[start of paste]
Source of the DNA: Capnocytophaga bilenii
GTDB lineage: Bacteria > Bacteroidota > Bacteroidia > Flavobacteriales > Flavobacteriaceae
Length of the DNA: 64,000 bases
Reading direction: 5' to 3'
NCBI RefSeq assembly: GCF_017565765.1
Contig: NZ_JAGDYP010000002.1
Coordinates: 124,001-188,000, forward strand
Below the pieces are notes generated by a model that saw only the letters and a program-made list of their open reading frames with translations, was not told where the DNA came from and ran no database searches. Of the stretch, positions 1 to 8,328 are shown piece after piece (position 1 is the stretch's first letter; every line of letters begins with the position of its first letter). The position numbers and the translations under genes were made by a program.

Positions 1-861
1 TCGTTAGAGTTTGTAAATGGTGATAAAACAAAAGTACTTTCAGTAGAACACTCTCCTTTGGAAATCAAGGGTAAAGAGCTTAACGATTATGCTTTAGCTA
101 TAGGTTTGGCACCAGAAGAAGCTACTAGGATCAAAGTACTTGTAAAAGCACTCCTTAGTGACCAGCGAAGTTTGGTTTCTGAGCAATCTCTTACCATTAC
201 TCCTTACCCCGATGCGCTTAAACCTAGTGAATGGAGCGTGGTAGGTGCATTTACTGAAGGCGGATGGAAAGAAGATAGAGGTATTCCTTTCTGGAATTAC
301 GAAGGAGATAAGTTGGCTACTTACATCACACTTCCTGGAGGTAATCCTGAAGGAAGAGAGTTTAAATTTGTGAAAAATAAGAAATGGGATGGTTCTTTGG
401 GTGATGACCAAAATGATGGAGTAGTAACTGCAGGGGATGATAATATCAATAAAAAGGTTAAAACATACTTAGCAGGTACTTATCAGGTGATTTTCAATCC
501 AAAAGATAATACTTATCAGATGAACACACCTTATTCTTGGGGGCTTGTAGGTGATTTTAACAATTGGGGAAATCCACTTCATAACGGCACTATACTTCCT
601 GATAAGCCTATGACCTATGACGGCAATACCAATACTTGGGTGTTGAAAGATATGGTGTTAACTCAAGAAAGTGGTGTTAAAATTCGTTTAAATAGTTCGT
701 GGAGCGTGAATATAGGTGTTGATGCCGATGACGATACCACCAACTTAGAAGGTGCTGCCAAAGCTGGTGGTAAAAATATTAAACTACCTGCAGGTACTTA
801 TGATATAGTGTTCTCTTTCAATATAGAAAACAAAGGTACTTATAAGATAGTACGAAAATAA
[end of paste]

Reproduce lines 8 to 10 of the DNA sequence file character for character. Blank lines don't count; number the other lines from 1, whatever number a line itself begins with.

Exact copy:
Below the pieces are notes generated by a model that saw only the letters and a program-made list of their open reading frames with translations, was not told where the DNA came from and ran no database searches. Of the stretch, positions 1 to 8,328 are shown piece after piece (position 1 is the stretch's first letter; every line of letters begins with the position of its first letter). The position numbers and the translations under genes were made by a program.

Positions 1-861
1 TCGTTAGAGTTTGTAAATGGTGATAAAACAAAAGTACTTTCAGTAGAACACTCTCCTTTGGAAATCAAGGGTAAAGAGCTTAACGATTATGCTTTAGCTA